Budget mess – With the state sinking in debt and borrowing more, less state funding will trickle down to communities. While wealthier school districts will have no problem relying more on local support for public schools, it’s a dismal prospect elsewhere – including smaller, rural districts in western Kansas. Blame the mess on the 2012 GOP primary loss of many pro-education state senators who were sent packing in favor of candidates endorsed by an ultraconservative Americans for Prosperity-Kansas Chamber-Koch brothers faction that works against public schools. Kansans who sat out that primary – and teachers in particular – should take notice.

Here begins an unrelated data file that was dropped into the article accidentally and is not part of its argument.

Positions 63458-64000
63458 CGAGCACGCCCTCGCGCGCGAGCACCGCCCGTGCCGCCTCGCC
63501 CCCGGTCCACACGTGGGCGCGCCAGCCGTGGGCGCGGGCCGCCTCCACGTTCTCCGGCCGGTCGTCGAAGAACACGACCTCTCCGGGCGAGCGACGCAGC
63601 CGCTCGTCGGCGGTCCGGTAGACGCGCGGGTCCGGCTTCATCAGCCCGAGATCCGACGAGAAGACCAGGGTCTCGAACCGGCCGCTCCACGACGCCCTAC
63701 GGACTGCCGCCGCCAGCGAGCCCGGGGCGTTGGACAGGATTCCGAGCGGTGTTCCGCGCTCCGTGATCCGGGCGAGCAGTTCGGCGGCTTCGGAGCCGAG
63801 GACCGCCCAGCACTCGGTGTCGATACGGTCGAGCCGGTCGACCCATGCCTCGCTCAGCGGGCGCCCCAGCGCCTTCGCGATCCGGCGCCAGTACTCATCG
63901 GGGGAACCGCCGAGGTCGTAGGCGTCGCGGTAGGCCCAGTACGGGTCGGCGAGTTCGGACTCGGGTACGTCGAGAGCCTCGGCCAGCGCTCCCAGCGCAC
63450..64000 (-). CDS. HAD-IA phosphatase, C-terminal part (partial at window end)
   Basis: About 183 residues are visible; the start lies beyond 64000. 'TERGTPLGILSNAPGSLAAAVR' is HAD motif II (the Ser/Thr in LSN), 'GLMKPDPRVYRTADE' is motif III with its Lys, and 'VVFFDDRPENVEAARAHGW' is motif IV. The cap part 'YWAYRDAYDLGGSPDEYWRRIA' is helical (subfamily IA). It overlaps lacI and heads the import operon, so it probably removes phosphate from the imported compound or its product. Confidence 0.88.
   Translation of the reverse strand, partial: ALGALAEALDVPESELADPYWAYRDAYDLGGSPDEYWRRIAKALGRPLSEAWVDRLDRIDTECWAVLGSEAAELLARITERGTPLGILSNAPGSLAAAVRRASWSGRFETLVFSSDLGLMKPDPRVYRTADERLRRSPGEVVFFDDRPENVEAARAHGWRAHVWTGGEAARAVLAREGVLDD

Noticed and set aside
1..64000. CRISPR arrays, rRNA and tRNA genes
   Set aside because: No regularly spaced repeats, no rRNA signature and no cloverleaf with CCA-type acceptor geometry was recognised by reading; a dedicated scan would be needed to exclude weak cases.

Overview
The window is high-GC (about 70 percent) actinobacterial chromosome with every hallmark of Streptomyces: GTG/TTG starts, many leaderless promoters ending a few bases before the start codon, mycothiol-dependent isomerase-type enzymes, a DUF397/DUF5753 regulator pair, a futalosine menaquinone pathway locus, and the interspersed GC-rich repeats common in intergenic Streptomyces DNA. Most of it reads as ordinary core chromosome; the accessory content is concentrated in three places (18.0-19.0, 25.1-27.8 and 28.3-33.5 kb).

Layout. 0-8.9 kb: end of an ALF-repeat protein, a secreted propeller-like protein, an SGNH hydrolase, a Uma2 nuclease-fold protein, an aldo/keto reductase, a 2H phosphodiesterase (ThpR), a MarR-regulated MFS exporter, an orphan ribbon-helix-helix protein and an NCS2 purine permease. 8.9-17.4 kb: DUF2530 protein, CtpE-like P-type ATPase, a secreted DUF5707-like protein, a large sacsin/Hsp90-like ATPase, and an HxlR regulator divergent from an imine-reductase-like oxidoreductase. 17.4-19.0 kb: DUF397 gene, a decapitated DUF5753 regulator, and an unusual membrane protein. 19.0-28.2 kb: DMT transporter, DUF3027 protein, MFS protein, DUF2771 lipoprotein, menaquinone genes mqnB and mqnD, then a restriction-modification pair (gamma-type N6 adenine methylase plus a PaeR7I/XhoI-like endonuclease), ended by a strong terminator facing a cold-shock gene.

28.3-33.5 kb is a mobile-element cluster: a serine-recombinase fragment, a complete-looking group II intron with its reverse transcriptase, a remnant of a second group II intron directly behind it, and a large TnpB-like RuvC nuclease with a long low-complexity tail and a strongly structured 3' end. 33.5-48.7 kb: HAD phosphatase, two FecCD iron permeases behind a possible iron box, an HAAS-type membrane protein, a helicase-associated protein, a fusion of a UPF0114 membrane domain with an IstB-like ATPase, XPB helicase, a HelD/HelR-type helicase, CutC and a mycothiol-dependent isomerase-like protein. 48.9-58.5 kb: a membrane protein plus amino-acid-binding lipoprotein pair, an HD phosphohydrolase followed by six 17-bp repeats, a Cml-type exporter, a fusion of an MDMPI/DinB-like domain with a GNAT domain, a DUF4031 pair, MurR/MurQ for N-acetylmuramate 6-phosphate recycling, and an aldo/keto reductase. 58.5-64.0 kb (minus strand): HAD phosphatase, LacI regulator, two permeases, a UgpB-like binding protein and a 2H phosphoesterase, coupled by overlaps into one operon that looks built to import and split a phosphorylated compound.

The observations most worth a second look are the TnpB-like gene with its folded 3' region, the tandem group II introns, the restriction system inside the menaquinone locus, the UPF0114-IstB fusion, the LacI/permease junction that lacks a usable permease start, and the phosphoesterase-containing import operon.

Some of the state’s credit risks will be increasingly borne by local governments, which will find themselves cushioning the blow on residents who’ve relied on state services and programs that, because of the lack of revenue, are being cut back. Now, apparently not content to slash state revenue, the Legislature and Brownback have taken to cutting revenue counties rely on. In eliminating the mortgage registration fee, the Legislature and governor have only added insult to injury.